It’s the Zoom cups of coffee that will cement teamwork – Stuart Gillies

Agile working has beome a basic requirement of business during the lockdown – but be sure to maintain human contact, says Stuart Gillies

Stuart Gillies, Associate at CMS

Agile working has long been on the radar for most businesses. But what used to be a benefit offered by some firms is now a basic requirement for the majority to remain in operation. The current lockdown instigated by the Covid-19 pandemic and the new norm of working from home has brought new challenges, that are not unique to the legal sector, in how we support clients.

As a banking and finance lawyer within an international law firm, working remotely was a common practice well before the current crisis took hold. However, the rapid spread of Covid-19 has led many businesses to have to adapt to this new world of working quicker than they perhaps would have liked. While the volume of work has not significantly changed, the way in which it’s being performed certainly has. Fortunately, technology has the answer.

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Working effectively as a team is crucial to any organisation. Online connectivity addresses this with the use of communication and collaboration platforms, such as Microsoft Teams, to bring colleagues together. Video conferencing not only helps retain a sense of teamwork, bolstering morale and mental health at a time when many are experiencing virtual social isolation, but it can also be useful for supporting junior members of a team. It ensures everyone is on the same page through social cues such as facial expressions that can be otherwise lost when working remotely.

While the means of interaction may be different, many legal and corporate functions are still able to progress during lockdown. The ability of companies to pass board or shareholder resolutions, for example, has not been significantly altered. Subject to a company’s specific constitutional documents (check the articles of association), there are no general restrictions on where or how a board or shareholder meeting can take place.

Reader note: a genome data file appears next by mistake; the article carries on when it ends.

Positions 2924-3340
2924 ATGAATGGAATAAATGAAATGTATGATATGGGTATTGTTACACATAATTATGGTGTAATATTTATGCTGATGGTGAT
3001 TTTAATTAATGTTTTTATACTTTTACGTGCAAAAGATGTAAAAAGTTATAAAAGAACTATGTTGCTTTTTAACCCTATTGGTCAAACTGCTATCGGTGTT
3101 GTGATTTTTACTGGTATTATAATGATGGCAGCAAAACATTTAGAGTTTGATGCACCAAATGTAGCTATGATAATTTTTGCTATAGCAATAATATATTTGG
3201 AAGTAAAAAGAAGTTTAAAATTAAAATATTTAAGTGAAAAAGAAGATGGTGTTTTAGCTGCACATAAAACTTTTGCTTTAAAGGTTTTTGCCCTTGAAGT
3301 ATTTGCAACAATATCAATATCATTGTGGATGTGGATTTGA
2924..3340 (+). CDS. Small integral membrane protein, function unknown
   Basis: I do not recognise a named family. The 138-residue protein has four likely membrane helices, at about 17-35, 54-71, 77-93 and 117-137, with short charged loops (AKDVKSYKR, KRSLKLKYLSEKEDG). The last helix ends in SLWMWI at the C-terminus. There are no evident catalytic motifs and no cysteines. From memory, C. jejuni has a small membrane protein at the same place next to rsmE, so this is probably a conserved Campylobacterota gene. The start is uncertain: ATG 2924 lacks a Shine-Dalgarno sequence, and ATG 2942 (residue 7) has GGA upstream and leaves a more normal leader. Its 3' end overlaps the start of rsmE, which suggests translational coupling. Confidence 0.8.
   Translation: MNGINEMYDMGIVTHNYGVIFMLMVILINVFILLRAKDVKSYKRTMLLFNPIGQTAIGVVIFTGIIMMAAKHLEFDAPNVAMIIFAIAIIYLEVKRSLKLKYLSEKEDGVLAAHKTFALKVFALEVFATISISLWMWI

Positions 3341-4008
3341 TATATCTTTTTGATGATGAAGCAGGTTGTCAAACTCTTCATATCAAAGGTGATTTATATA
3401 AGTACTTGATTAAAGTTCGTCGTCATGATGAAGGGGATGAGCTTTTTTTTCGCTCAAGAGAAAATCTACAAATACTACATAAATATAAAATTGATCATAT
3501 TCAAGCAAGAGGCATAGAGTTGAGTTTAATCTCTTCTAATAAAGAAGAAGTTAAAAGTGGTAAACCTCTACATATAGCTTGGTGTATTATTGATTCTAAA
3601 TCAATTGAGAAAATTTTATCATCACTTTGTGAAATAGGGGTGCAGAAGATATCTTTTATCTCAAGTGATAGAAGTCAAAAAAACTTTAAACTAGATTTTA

Signing documents electronically is not a new development but has tended to be set aside as an option in favour of traditional, ‘wet-ink’ signatures which offer more reliability and comfort. However, this is difficult in the current climate and there are now software packages such as DocuSign that circumvent some of these issues by recording the metadata and therefore maintaining the chain of authenticity. Certain types of documents, particularly those relating to land or types of trusts in Scotland, require additional formalities that simple electronic signatures cannot satisfy. Local counsel advice should always be sought where a party is located overseas.

The complications around documents that need to be registered at Companies House and/or the Land Register of Scotland are being addressed in light of the current crisis. Companies House already provides for online registration of corporate and security documents. The disruption caused by the closure of the two property registers is largely addressed in the Coronavirus (Scotland) Act 2020, which came into force earlier this month. This provides for the electronic submission of certain property documents for registration in the Land Register. This electronic submission system is currently being piloted and should go live shortly.

Other technologies are also being used to their full potential during the lockdown. Document and transaction management tools which connect all parties in an online deal room portal allow for fast and efficient engagement for all stakeholders involved in a transaction. Machine learning AI tools are being used to support accelerated contract reviews. These tools were used before Covid-19 and will undoubtedly become even more commonplace in future as the lockdown necessitates their increased usage.

In adjusting to this new normality, it’s also important for lawyers (and other professions) to retain some of the social aspects of their working lives. While this can be a challenge, it’s not impossible. We’ve used video conferencing technology to hold our end-of-week team drinks sessions. This has proved an ideal platform to catch up with colleagues on a more informal basis with pets and children sometimes making a cameo appearance.

While technology has better enabled the legal sector to keep functioning and supporting clients during this pandemic, it’s ultimately human contact, whether this is a Zoom coffee or virtual prosecco, that will get all of us through these challenging times.

Stuart Gillies, Associate at CMS


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